LOADING

Type to search

News Organizational Misbehavior Popular

High School Wrestler's Hair Remains 'Unrelenting Fixation' for Officials

Share

Andrew Johnson, a wrestler attending Buena Regional High School in New Jersey, was forced by referee Alan Maloney to cut his dreadlocks or forfeit a match, which sparked outrage around the country last month. This week, another referee wanted Johnson to cover his now shorter hair for a match.


Dominic Speziali, the Johnson family’s lawyer, said wrestling officials have an “unrelenting fixation” on the teen’s hair. After the Dec. 19 incident, detailed in a video that went viral on social media, Johnson’s hair continues to be a subject of debate.


Racist Ref makes Wrestler cut dreads or lose – Andrew Johnson forced to cut his Locs by Alan Maloney

youtu.be

Speziali wrote in a letter to the New Jersey Division on Civil Rights that the 16-year-old was supposed to partake in a wrestling meet with his team against Absegami High School on Wednesday. However, a referee contacted Buena’s athletic director and “advised a day before the match, and without even seeing Andrew that he planned to require Andrew to wear a hair covering if he intended on wrestling.”

Following the correspondence between the schools, Speziali said the match was “abruptly canceled without explanation, and to the dismay of Andrew and conceivably his teammates, who, like all wrestlers, must prepare and sacrifice in the lead up to every match.”

Speziali said a New Jersey State Interscholastic Athletic Association (NJSIAA) wrestling official allegedly sent out an email with pictures indicating the hairstyles, which would need coverings during matches.

The email included a photo of “a young Black man with a short twist out (a similar hairstyle to that of Andrew’s after his hair was cut),” he said.

“The motivation behind the NJSIAA’s email reinterpreting the applicable rules isn’t clear, but it does not appear to be based on any known, or even alleged, safety issues,” Speziali wrote.

Johnson actually participated in a tournament on Saturday “without wearing a hair covering and without any referee raising an issue about his hair,” Speziali noted.

He added: “Whether hair length or hair type, what was once acceptable in four wrestling matches just four days ago at Williamstown and even acceptable to Alan Maloney on December 19 after Andrew was forced to cut his hair became unacceptable to New Jersey officials at some point earlier this week, resulting in their new interpretation of the applicable rule that was fully reversed by the national governing body within 48 hours.”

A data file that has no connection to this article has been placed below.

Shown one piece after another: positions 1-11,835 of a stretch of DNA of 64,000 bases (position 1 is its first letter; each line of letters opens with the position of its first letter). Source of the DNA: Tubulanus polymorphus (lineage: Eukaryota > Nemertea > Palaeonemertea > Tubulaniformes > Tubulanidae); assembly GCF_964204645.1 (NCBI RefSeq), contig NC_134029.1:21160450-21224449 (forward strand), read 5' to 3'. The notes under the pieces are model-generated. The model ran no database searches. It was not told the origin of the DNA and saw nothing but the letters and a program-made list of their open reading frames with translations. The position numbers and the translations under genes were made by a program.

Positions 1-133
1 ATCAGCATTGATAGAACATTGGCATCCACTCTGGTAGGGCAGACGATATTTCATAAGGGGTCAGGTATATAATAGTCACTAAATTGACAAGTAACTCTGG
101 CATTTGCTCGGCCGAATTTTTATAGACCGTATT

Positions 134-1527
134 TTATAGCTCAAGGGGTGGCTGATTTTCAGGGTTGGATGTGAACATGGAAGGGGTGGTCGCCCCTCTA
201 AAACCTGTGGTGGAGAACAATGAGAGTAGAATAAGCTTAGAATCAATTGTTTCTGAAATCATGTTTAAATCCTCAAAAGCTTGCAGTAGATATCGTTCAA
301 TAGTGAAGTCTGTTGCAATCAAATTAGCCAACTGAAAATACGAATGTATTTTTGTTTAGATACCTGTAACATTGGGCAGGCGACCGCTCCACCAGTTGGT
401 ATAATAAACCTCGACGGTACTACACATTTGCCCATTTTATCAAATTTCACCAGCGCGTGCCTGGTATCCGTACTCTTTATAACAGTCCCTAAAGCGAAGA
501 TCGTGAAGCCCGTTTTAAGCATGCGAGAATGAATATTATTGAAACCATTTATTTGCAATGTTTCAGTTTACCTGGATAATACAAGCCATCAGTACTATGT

Buena Regional School District Superintendent David Cappuccio Jr. released a letter on Thursday explaining that a rule about hairstyles and hair length for wrestlers wasn’t clear, which led to the cancellation of the match.

“Without written clarification relative to the interpretation of (the rule), I was not willing to allow our student-athletes to be subjected to any potential dispute, embarrassment, or misapplication of the rule,” Cappuccio wrote.

He said the district received a written statement from National Federation of State High School Associations’ (NFHS) wrestling rules interpreter that clarifies the rule is “solely based on length, not style” of hair.

“Given our receipt of this information, it is our intent for our team to re-engage in competition immediately,” Cappuccio wrote.

Speziali wrote in his letter that Johnson just wants things to be like they were prior to Maloney outrageously forcing him to cut his hair.

“Andrew, his family, and, I would venture to say, the entire Buena wrestling team all desire to return to how things were before Alan Maloney’s actions set this chaotic atmosphere in motion,” he said.

Maloney was suspended following the incident. An investigation by the New Jersey State Interscholastic Athletic Association as well as the New Jersey Division of Civil Rights is currently underway.

Tags:

You Might also Like

Leave a Comment

Your email address will not be published. Required fields are marked *

9 + 1 =

%d bloggers like this: